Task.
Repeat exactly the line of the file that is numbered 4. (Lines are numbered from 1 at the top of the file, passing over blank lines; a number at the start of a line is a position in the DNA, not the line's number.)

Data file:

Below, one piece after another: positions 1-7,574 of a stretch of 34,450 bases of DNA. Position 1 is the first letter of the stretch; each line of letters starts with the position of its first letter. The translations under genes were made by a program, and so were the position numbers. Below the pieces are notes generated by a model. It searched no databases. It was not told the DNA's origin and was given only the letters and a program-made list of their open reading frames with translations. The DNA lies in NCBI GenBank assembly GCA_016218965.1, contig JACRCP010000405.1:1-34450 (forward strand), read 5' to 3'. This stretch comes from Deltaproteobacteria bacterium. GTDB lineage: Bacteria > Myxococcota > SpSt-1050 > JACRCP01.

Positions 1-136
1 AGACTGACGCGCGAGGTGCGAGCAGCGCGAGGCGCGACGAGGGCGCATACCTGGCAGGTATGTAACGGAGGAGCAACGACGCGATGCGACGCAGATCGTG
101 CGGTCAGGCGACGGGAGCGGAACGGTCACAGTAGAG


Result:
101 CGGTCAGGCGACGGGAGCGGAACGGTCACAGTAGAG